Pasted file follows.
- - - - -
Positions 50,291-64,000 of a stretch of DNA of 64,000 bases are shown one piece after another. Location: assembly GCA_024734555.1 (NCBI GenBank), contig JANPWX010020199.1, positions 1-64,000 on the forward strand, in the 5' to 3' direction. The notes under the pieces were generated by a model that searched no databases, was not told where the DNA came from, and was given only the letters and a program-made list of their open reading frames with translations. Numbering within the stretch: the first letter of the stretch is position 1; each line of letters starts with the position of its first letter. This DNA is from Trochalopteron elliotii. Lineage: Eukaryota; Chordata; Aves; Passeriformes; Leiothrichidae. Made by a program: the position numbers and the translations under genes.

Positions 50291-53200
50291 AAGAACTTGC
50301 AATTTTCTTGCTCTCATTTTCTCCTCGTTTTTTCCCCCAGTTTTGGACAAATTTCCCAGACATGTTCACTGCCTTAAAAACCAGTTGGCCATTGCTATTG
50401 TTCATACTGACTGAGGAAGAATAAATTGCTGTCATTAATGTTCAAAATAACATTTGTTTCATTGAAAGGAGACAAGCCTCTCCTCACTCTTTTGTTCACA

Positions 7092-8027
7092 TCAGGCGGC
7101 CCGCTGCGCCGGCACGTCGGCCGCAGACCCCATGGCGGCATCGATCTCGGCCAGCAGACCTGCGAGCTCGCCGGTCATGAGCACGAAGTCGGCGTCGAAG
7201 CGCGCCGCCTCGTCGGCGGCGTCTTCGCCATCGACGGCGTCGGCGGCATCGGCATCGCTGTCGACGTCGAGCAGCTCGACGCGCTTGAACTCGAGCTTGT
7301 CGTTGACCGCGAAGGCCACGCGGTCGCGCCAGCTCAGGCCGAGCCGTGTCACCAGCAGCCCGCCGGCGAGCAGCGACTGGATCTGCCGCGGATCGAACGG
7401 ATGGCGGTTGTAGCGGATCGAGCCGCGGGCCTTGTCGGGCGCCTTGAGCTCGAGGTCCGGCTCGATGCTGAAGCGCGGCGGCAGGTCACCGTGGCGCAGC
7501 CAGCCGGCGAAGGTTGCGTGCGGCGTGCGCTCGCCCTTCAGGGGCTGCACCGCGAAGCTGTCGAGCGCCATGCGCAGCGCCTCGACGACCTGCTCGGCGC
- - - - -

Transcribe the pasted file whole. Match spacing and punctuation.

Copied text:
Positions 50,291-64,000 of a stretch of DNA of 64,000 bases are shown one piece after another. Location: assembly GCA_024734555.1 (NCBI GenBank), contig JANPWX010020199.1, positions 1-64,000 on the forward strand, in the 5' to 3' direction. The notes under the pieces were generated by a model that searched no databases, was not told where the DNA came from, and was given only the letters and a program-made list of their open reading frames with translations. Numbering within the stretch: the first letter of the stretch is position 1; each line of letters starts with the position of its first letter. This DNA is from Trochalopteron elliotii. Lineage: Eukaryota; Chordata; Aves; Passeriformes; Leiothrichidae. Made by a program: the position numbers and the translations under genes.

Positions 50291-53200
50291 AAGAACTTGC
50301 AATTTTCTTGCTCTCATTTTCTCCTCGTTTTTTCCCCCAGTTTTGGACAAATTTCCCAGACATGTTCACTGCCTTAAAAACCAGTTGGCCATTGCTATTG
50401 TTCATACTGACTGAGGAAGAATAAATTGCTGTCATTAATGTTCAAAATAACATTTGTTTCATTGAAAGGAGACAAGCCTCTCCTCACTCTTTTGTTCACA

Positions 7092-8027
7092 TCAGGCGGC
7101 CCGCTGCGCCGGCACGTCGGCCGCAGACCCCATGGCGGCATCGATCTCGGCCAGCAGACCTGCGAGCTCGCCGGTCATGAGCACGAAGTCGGCGTCGAAG
7201 CGCGCCGCCTCGTCGGCGGCGTCTTCGCCATCGACGGCGTCGGCGGCATCGGCATCGCTGTCGACGTCGAGCAGCTCGACGCGCTTGAACTCGAGCTTGT
7301 CGTTGACCGCGAAGGCCACGCGGTCGCGCCAGCTCAGGCCGAGCCGTGTCACCAGCAGCCCGCCGGCGAGCAGCGACTGGATCTGCCGCGGATCGAACGG
7401 ATGGCGGTTGTAGCGGATCGAGCCGCGGGCCTTGTCGGGCGCCTTGAGCTCGAGGTCCGGCTCGATGCTGAAGCGCGGCGGCAGGTCACCGTGGCGCAGC
7501 CAGCCGGCGAAGGTTGCGTGCGGCGTGCGCTCGCCCTTCAGGGGCTGCACCGCGAAGCTGTCGAGCGCCATGCGCAGCGCCTCGACGACCTGCTCGGCGC